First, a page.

Tuesday, December 17, 2019

3 Things You Can Do to Improve Your Security on the Internet

I know it can feel like the only way to have any kind of security with Internet hacks and exploits these days is by going offline and heading to a cave. But there are a few relatively easy steps you can take that will make a big difference.

  1. Use a password manager. One of the worst things you can do is to use the same password over and over again. Another no no is to use passwords that are easy to guess, e.g., Password or 12345 or even something you think is clever like P@ssw0rd. I know a number of people who create good passwords and write them in a book. Okay, if that works for you. I exhausted my good passwords years ago and now suffer from password overload. One of the benefits of a password manager is that they create randomly generated secure passwords for you on demand. And they can be accessed wherever you are so you don't need to generate a new password when you're traveling and the app you need for your hotel reservations has mysteriously forgotten your password. Your trusty password book is a thousand miles away and seemingly your only option is to do a password reset and hope that all works out in a timely fashion.Of course, you will need a good strong password for your password manager - preferably a phrase you can remember.
  2. Use two factor authentication whenever possible. I know this one is a hassle. I frequently mutter unkind things under my breath when I need to log in again to LastPass (my password manager of choice), Google, Facebook, etc. Basically, if it's something that you REALLY don't want hacked, e.g., your password manager, two factor authentication is really important. Google is also very important as Gmail is a primary email for me and someone getting into that could do serious damage. Facebook is more to eliminate the worry that many have that they're getting hacked when it's an impostor. Consequently, I don't need to panic when I get those bizarre messages from friends telling me I've been hacked and to forward to everyone I know. I don't think so...
    Two factor authentication can take a number of different forms. The least secure is a text, phone or email message giving you a code you need to enter into a form as verification. The reason it's the least secure and effective is that if you're being targeted, there's a good chance the culprit trying to gain access to your accounts may have already accessed phone data and/or email. There are authenticator apps. I use one from Google. It continuously generates random number combinations. Of course, if you lose the device where the app is, or you don't have Internet access, you're out of luck. In addition there are physical devices or fobs. We have one for the state that works like my Google authenticator constantly generating random numbers. There are also fobs that act as keys. You plug them in and they unlock access to devices, apps, websites. The downside here is that you always have to have the fob with you.
  3. Keep software and firmware up to date. I know there have been some problems in the past with updates, particularly operating system updates for Windows or Mac which have made many people wary about updating software. "If it ain't broke, don't fix it." Some of those concerns are valid, particularly when we're talking about major features updates, e.g., from Windows 7 or 8 to 10 or one of the annual Apple Mac OS or iOS updates. It can happen that peripherals like printers need new drivers to operate and/or frequently used software or apps are not updated right away or at all and stop working. Yes, there are good reasons to wait at least a few weeks for some of the bugs to get worked out before jumping to the next shiny version.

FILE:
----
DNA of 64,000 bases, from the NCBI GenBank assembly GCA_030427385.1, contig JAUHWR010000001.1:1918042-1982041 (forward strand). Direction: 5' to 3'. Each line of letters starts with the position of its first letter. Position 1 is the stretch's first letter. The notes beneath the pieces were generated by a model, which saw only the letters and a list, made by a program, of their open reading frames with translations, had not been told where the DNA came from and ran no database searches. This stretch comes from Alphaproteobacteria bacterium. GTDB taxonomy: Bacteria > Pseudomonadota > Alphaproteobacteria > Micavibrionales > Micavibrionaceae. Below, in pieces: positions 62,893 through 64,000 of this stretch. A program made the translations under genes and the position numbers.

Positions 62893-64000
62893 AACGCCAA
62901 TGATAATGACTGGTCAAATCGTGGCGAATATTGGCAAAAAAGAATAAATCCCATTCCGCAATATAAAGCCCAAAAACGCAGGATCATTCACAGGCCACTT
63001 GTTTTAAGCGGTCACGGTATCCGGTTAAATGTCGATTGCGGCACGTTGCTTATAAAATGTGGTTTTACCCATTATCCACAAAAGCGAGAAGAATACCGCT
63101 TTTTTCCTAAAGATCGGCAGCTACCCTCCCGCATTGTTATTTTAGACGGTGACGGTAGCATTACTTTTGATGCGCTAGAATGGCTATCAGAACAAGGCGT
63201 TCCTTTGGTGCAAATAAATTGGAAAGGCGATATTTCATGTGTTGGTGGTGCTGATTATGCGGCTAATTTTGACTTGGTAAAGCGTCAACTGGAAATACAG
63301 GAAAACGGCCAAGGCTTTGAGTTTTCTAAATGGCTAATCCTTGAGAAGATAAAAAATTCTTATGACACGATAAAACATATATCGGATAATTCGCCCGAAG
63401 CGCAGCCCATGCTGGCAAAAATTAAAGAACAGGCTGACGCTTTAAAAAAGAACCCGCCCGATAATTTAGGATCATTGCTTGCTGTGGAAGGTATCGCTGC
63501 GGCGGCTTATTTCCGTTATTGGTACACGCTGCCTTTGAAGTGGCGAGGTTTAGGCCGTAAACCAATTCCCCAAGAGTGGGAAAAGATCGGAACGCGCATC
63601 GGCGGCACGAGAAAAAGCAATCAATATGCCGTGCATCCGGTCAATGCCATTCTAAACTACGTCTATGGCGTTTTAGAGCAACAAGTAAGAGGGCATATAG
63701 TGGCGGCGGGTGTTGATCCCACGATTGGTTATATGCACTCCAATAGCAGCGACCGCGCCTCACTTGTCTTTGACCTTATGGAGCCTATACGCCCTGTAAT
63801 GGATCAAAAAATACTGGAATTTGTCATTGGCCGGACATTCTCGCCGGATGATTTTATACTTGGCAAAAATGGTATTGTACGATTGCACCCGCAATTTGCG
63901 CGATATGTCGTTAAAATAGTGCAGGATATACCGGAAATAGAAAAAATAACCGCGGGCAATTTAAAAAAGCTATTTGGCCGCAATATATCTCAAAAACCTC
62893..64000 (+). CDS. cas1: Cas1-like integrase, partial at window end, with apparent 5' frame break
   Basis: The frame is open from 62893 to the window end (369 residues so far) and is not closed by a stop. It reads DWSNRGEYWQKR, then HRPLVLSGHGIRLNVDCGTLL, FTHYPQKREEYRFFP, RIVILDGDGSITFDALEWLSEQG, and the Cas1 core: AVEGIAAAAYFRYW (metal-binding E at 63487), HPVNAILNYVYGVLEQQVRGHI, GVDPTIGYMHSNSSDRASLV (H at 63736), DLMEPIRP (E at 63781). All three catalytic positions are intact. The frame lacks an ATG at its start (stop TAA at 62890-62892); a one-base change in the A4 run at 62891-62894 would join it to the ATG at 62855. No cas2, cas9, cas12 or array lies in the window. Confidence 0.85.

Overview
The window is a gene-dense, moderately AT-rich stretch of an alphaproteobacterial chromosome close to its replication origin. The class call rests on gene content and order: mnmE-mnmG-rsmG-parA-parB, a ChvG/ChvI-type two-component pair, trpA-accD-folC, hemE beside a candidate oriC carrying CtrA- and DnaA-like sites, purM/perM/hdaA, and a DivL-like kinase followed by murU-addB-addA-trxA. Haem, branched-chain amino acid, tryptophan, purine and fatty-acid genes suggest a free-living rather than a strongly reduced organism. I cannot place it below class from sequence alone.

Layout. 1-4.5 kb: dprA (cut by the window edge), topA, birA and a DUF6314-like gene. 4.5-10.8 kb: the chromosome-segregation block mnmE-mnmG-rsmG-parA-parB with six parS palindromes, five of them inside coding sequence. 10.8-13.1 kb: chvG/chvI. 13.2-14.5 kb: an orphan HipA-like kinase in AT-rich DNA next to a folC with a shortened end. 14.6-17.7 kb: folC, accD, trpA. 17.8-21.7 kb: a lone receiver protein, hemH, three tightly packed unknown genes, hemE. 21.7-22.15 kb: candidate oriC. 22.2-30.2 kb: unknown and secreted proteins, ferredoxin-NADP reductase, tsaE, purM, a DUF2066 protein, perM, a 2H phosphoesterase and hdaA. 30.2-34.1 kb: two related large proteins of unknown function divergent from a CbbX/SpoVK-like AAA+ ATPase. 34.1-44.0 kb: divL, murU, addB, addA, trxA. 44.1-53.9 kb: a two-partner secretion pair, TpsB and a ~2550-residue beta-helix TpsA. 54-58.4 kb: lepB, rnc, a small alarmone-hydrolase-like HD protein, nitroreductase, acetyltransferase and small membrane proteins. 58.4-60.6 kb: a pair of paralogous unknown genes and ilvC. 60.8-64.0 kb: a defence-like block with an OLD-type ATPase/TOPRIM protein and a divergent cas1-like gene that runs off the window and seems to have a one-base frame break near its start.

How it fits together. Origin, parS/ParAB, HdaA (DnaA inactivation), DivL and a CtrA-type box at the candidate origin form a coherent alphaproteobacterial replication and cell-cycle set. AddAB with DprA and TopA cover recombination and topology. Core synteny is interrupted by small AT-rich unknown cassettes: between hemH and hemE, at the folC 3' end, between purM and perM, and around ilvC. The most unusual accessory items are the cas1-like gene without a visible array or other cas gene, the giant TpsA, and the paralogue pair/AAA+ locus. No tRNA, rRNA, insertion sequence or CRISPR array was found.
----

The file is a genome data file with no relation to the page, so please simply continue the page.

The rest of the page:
But one should make the leap eventually. Major releases often include major fixes for bugs and security flaws. And the more incremental periodic updates throughout the year should just be downloaded and installed automatically. These include patches to serious security vulnerabilities. You don't want to wait on these.
    Microsoft saves up most of their updates for a monthly "Patch Tuesday". This is generally on the second Tuesday of the month. This is when Microsoft rolls out updates for Windows, Office, Internet Explorer, etc. It is not a features update that one needs to be concerned about but rather important security updates and tested bug fixes. But you should also note that if the security update is important enough, Microsoft won't wait until the second Tuesday but will release it as soon as it becomes available.
    Automatic updates are the easiest way to make sure that your devices have the latest security and bug fixes for your computer, phone, tablet.
    But you may very well have other Internet connected devices that also need security and bug fixes. Your router is an important and vulnerable piece of hardware that is frequently overlooked. Be sure to change the default password and keep router firmware up to date. In fact, just about every IoT (Internet of Things) device is also subject to the threat of hacking and misuse: smart plugs, smart bulbs, smart TVs, smart thermostats, streaming devices (Roku, Amazon Fire TV, Apple TV), video doorbells (Ring, Nest), baby monitors, home security systems, voice assistant/speakers (Amazon Echo, Google Nest/Home, Apple Homepod), smart appliances (refrigerators, microwaves, crockpots controlled by apps via the Internet). Often times, brand names will update automatically. Or you can go into the app or visit the product website to download and install updates. Unfortunately, many of the bargain brands won't ever offer updates. Beware of those. As in many other situations, you get what you pay for.

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